Late season pests of pulses and cotton

adminmelina   February 20, 2009   Comments Off on Late season pests of pulses and cotton
Go soft early
Go soft early is a basic integrated pest management (IPM) strategy to avoid using non selective pesticides for as long as possible. This approach encourages a build up of predators and parasites to keep early pests in check and buffer the crop against attack later in the season. This strategy is particularly important in soybeans because of the risk of flaring whitefly. With no registered pesticides against whitefly in soybeans the going soft early approach maximises the chances of whitefly parasitism by the recently released wasp Eretmocerus hayati.

Green Vegetable Bugs (GVB) in soybeans .

Intervention with non-selective pesticides may be required during pod-fill to control pod-sucking bugs. The most abundant pod sucking bug in soybeans is the green vegetable bug.

GVB are often found in the crop prior to pod-fill, but at this stage they are not causing economic damage. By delaying insecticide use untill pod-fill reduces the risk of flaring whitefly, because as pod-fill progresses, the leaves become progressively less attractive to this pest.

GVB is primarily a pod feeder with a preference for pods with well-developed seeds. Summer pulses remain at risk until pods are too hard to damage (very close to harvest). Damaging populations are typically highest in late summer crops during late pod-fill (when nymphs have reached or are near adulthood).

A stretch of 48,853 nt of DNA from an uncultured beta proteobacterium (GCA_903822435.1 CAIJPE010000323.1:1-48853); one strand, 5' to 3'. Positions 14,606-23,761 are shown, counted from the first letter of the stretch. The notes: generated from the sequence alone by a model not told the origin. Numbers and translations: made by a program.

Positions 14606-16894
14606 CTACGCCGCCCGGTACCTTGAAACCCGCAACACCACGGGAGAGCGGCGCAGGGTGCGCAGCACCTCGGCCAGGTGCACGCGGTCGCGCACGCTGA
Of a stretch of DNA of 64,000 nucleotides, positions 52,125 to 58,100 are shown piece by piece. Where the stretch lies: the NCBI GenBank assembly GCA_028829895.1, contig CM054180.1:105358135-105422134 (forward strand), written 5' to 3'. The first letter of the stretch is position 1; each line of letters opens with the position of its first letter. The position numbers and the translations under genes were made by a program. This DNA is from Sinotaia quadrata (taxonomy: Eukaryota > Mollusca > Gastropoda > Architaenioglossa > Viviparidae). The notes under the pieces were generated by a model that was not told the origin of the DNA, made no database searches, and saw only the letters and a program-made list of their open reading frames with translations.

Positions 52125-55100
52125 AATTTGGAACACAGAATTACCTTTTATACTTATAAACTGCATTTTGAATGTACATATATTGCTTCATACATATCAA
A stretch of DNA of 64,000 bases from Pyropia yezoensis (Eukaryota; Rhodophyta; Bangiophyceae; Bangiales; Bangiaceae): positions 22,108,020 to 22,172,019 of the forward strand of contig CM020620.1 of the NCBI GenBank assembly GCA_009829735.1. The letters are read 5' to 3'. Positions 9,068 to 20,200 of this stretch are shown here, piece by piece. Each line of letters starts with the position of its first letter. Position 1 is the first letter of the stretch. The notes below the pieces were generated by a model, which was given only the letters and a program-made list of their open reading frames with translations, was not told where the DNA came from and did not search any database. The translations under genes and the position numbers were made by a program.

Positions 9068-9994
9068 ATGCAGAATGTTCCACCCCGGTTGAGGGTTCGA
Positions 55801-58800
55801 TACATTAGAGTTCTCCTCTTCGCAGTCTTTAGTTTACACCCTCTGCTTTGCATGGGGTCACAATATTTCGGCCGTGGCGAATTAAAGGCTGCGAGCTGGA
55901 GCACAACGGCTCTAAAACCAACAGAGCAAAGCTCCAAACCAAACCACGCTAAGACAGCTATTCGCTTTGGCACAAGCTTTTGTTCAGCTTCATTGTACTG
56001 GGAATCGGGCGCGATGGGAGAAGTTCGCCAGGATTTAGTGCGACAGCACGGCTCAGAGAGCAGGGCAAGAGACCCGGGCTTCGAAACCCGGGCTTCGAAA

While many cultivars can compensate for yield loss caused by moderate bug populations, seed quality is adversely affected, particularly for culinary beans which have very low damage tolerances (a maximum of 2% damaged seed). Bug damaged seeds have increased protein content but a shorter storage life (due to increased rancidity). In soybeans, bug damage also reduces seed oil content.

The only effective registered pesticides for pod-suckers are non-selective and include deltamethrin (Decis) and trichlorfon (Dipteryx). Of these, deltamethrin is the most effective. Note that dimethoate and methomyl are also registered but were found to be ineffective against pod-sucking bugs.
To mitigate the impact of non-selective insecticides, delay spraying podsuckers until early podfill.

Green Vegetable Bugs (GVB) in cotton
Cotton is susceptible to damage from GVB from flowering through until one open boll per metre. Damage symptoms from GVB cannot be distinguished from damage done by mirids which include warty growths and brown staining of lint in developing bolls.Thresholds for GVB in cotton are 1 adult/metre from flowering through to harvest. For insecticide options please refer to the cotton pest management guide which can be found on the Cotton Catchment Communities CRC website.

Grass blue butterfly
Large populations

of grass blue butterfly have been observed in soybeans this season. The green slug-like caterpillars feed mainly on leaves. They may be confused with the larvae of the hoverfly which is a beneficial insect and often found near aphid colonies on which they feed.

While control is rarely needed, high numbers can damage terminals resulting in plant branching and pods being set closer to the ground. This can indirectly impact on yield as low-set pods are more difficult to harvest. There are no insecticides registered for this pest specifically but anecdotal evidence (from a leading Goondiwindi grower) suggests they are readily controlled with Bt (Dipel).

Pale cotton stainers
Cotton stainers are occasional pests of cotton that feed on developing and mature cotton seed. While previously controlled by broad spectrum insecticides for other pests in cotton, the reduction in chemical use, especially on Bollgard II®, may lead to increased populations which may need to be managed.
For more information about pale cotton stainers click on the link provided below:

http://www.cottoncrc.org.au/content/Industry/Publications/Pests_and_Beneficials/Sucking_Pests.aspx

 
 
Article by Kate Charleston and Hugh Brier